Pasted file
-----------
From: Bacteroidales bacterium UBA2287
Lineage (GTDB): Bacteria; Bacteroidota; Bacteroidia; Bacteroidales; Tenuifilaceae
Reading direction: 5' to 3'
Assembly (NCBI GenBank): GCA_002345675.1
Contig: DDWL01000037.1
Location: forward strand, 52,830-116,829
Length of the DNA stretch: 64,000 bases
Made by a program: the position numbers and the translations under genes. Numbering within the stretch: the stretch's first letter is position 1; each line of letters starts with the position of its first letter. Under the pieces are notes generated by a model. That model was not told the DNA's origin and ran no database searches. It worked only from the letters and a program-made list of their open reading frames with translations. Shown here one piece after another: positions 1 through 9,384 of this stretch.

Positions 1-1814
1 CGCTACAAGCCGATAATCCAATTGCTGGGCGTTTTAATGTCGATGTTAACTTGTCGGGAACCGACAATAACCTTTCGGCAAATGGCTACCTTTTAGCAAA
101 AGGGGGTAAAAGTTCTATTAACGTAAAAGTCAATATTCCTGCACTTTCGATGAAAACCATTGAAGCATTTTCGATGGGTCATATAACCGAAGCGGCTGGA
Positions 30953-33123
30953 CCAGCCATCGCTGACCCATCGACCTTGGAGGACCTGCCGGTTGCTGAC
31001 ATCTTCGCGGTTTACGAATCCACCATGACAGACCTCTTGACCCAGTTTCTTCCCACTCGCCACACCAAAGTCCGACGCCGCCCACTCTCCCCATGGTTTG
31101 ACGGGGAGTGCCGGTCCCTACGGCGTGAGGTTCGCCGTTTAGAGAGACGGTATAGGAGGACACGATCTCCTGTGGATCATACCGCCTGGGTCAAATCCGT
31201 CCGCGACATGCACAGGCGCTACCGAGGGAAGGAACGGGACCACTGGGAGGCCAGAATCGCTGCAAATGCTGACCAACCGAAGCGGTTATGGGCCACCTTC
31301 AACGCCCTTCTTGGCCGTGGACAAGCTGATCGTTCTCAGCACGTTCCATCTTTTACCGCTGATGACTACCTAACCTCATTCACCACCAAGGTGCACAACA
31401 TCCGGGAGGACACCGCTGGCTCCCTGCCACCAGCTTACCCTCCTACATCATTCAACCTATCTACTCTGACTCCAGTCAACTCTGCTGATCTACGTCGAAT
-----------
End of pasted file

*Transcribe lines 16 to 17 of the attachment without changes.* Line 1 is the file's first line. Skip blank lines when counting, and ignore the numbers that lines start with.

31201 CCGCGACATGCACAGGCGCTACCGAGGGAAGGAACGGGACCACTGGGAGGCCAGAATCGCTGCAAATGCTGACCAACCGAAGCGGTTATGGGCCACCTTC
31301 AACGCCCTTCTTGGCCGTGGACAAGCTGATCGTTCTCAGCACGTTCCATCTTTTACCGCTGATGACTACCTAACCTCATTCACCACCAAGGTGCACAACA